Sloan And English Racing: How the American Rider Succeeded and Then Came to Grief., Daily Racing Form, 1922-04-28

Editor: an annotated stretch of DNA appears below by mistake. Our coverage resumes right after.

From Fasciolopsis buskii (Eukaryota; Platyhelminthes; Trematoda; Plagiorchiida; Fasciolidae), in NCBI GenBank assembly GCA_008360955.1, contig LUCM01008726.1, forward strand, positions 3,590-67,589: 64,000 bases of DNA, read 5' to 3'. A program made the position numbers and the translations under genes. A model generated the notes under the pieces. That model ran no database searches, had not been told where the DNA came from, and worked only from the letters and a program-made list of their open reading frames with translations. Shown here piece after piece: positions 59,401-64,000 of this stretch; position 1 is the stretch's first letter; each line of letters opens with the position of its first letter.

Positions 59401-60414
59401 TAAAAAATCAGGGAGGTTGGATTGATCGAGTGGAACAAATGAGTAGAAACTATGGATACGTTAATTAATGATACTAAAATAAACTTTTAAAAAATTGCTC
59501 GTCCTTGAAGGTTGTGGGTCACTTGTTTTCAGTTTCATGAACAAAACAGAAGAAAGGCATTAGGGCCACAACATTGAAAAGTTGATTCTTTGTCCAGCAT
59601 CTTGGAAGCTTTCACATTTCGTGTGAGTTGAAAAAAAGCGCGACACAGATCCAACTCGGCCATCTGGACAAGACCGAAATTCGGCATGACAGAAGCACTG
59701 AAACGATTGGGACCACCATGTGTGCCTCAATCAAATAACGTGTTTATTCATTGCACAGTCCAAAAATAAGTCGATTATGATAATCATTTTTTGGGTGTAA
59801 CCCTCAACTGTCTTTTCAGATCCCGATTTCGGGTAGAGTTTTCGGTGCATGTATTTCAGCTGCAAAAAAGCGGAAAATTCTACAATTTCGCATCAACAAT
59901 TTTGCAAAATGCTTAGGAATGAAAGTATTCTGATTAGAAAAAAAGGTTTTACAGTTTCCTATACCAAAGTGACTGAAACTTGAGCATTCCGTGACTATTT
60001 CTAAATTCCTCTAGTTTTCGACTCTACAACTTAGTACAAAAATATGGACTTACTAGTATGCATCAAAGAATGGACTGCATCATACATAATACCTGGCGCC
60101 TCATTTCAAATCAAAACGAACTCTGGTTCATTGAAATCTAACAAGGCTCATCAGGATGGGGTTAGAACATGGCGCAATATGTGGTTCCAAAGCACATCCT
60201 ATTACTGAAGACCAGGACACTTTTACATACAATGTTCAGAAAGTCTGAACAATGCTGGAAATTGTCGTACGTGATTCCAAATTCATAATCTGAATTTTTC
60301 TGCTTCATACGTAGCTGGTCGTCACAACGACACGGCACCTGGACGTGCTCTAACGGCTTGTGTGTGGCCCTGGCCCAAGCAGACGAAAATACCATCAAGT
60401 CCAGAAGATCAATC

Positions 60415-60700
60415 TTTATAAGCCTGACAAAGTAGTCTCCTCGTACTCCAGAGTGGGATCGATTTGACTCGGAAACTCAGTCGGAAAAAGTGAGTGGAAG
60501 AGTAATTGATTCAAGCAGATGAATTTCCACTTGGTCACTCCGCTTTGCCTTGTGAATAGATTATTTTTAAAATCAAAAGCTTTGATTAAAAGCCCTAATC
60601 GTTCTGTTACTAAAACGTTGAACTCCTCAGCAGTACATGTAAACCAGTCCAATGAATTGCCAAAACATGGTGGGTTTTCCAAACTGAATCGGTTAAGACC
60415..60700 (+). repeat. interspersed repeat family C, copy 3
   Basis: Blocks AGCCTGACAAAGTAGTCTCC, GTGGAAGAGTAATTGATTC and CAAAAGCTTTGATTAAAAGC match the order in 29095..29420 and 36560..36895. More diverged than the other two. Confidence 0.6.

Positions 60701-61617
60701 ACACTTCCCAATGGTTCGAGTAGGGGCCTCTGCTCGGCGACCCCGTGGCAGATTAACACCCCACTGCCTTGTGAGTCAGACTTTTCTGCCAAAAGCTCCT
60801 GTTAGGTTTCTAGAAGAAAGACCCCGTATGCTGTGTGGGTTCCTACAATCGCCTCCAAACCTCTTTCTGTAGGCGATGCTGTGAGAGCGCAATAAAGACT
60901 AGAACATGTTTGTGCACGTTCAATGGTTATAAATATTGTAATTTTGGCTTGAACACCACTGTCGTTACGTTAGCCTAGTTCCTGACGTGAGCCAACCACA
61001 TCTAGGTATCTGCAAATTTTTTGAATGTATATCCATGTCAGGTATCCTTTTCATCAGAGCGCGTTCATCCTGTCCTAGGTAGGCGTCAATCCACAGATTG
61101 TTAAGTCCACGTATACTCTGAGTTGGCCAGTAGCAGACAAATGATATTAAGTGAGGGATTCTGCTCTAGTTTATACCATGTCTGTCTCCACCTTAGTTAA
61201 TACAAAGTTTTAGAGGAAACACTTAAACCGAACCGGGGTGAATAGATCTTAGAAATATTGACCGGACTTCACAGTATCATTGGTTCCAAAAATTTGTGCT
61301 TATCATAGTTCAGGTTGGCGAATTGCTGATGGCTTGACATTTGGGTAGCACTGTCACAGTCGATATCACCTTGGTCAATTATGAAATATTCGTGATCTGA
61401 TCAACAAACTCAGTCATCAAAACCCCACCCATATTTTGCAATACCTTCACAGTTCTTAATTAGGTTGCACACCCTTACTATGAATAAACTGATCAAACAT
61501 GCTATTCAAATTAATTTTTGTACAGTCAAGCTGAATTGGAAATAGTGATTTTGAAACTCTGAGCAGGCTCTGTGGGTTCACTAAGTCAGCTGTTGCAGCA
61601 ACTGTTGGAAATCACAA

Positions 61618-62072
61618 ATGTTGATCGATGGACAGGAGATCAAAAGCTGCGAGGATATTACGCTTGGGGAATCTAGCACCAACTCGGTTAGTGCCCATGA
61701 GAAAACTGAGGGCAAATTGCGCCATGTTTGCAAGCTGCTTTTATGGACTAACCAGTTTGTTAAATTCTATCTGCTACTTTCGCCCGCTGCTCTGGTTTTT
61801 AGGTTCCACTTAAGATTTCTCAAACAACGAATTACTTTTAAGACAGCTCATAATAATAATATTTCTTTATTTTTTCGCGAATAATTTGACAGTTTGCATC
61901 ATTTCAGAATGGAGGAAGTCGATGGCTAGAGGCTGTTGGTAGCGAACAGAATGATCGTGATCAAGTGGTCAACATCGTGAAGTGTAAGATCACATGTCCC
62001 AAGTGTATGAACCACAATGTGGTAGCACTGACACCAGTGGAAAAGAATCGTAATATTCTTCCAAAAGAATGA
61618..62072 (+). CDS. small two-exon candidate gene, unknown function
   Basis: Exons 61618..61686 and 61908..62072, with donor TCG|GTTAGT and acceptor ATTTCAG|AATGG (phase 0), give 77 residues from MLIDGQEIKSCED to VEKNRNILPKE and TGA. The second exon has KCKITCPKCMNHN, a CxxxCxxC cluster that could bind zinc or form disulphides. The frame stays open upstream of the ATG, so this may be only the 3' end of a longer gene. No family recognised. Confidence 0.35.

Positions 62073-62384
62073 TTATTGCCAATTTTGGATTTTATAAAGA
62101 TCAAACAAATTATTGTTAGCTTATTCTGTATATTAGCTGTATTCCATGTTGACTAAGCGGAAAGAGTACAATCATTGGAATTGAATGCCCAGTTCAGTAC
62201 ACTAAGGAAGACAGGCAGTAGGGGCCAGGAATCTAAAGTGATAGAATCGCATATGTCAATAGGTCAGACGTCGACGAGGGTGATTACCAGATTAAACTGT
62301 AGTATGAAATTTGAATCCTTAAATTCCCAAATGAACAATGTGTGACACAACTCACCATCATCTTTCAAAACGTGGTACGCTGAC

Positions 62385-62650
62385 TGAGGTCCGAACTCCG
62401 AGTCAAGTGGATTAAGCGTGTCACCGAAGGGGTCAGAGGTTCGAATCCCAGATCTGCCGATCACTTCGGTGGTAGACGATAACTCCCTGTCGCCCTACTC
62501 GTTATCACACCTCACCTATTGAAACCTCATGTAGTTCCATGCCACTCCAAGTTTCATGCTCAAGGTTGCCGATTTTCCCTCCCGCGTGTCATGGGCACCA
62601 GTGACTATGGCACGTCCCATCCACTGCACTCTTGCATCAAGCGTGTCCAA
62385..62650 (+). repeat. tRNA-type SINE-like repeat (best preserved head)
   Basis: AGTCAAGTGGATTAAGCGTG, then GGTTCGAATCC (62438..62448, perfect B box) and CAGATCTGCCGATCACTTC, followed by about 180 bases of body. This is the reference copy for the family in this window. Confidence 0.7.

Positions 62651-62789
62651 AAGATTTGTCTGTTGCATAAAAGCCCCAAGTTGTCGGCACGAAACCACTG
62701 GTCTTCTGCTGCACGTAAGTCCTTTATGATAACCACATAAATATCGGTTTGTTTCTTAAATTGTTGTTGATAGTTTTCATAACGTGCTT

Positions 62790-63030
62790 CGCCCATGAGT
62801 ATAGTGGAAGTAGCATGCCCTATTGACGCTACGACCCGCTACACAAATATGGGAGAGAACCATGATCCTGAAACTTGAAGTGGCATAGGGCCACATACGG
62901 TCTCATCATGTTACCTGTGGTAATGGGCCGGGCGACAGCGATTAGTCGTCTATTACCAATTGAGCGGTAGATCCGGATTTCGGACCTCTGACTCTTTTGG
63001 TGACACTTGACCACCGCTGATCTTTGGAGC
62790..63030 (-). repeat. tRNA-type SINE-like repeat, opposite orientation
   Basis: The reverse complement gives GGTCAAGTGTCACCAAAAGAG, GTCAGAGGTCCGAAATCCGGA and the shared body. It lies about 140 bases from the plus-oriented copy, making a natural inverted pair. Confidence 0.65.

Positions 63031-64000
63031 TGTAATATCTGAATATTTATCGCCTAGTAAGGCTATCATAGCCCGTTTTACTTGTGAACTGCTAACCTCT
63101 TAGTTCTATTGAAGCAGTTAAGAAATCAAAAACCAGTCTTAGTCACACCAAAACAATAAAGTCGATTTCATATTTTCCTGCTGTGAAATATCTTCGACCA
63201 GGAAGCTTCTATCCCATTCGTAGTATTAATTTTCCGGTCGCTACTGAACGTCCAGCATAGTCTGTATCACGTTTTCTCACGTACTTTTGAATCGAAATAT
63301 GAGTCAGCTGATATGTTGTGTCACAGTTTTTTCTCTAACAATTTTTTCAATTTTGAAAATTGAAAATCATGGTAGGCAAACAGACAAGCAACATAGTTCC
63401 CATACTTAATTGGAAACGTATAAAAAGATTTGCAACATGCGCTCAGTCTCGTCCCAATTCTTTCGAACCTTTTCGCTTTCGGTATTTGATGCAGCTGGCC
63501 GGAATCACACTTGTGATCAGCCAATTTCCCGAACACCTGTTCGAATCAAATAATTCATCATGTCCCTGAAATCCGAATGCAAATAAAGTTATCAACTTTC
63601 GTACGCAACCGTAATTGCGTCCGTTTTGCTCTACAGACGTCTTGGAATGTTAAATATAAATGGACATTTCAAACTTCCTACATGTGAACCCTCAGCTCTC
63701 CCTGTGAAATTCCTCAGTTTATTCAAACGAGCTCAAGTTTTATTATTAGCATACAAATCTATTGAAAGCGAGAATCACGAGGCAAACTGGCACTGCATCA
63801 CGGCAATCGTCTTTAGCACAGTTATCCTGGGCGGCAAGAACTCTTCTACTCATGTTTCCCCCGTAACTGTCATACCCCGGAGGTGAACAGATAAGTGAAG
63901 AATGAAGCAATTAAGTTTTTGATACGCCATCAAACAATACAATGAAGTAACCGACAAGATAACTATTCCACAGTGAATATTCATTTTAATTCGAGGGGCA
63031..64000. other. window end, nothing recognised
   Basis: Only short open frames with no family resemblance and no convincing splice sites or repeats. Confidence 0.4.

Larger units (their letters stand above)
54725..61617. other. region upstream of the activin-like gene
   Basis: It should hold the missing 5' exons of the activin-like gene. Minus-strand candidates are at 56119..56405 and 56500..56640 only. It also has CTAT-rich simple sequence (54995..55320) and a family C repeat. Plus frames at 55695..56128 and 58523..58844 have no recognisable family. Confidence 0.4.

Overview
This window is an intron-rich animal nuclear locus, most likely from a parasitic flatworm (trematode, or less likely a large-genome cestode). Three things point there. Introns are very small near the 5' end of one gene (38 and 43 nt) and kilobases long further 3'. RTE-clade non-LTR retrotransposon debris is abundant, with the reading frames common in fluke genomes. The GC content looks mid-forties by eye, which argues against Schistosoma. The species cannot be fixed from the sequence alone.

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SLOAN AND ENGLISH RACING How the American Rider Succeeded and Then Came to Grief The English idea of Tod Sloans riding and Impression in and on racing on the other side is smoothly told in the following story in the London Winning Post PostShortly Shortly before the Newmarket Second Oc ¬ tober meeting in 1S97 there arrived at New ¬ market from America a little man who was to ride St Cloud II for Mr J P Keene in the Cesarewitch The jockeys name was J T Sloan and it quickly transpired that his course name on the other side of the At ¬ lantic was Tod When seen out with Jacob Plncus team he at once attracted attention and met with much derisive criticism from the Newmarket wiseacres American jockeys previously seen over here such as the colored lad Simms and Lester Reiff had been noted for riding with short leathers bul Sloan was the limit and more than one of the men of observation compared his riding to a monkeyonastick and expressed wonderment that his expenses should have been paid for the long journey from the United States We forget who introduced us to him but well remember his volubility and were astonished at much that he had to say sayMost Most remarkable of all was the informa ¬ tion he imparted to us that though he was riding St Cloud II in the Cesarewitch it was the Cambridgeshire they were going for and he guessed they would be there The horse was nowhere in the long race but afterward there was plenty of money for him for the short race On the Monday of the Houghton week there was an extra days racing with a program of four races for the purpose of giving the starting gate a trial Meeting Sloan in the Birdcage he ex ¬ pressed a wish that he could have a ride de ¬ claring this game is just right for me We advised him to ask his fellow countryman Huggins who was standing a few yards off to get him a mount Take me to him asked Sloan and we did Huggins said that if Lord William Beresford would consent he should ride a plater called Quibble II for the second race His lordship at once agreed and we went down to the Rowley Mile start ¬ ingpost to see the fun funIt It was evident that the little Yankee was quite at home at the to us new business and when the tapes flew up he at once sneaked several lengths advantage Nor was he caught and he won by six lengths Brad ¬ ford and Rickaby being on the second and third He had one other mount that after ¬ noon and Jack Watts beat him by a head Before the end of the fastclosing season he had proved that no matter how comical the monkeycrouch may appear he was not a dummy jockey and many who had been the loudest in their derision were among the first to recognize his capabilities In all he rode twenty winners and wound up the season l y carrying off the final plate by no less than ten lengths lengthsThe The next year his services were in great demand and the scoffers were completely silenced If imitation is the sincerest flat ¬ tery then he had more than his full share for our jockeys began to cultivate the crouching style in the hope of emulating the success of the invader It was not the style only that conduced to Sloans success how ¬ ever and his imitators were unable to rival him The fact had to be acknowledged that he had something more than style in spite of his characteristics he possessed brains and so far as concerns raceriding lie might with perfect justice be described as a genius Unfortunately he had a marked weakness flashiness which kept from him many who might have been good friends and he got into company that no jockey should associate with He was too fond of talking too and if he had kept his own counsel about the thousands he stood to win over Codoinan for the Cambridgeshire the stewards of the Jockey Club would not have refused to re ¬ new his licinse to ride after the 1300 season

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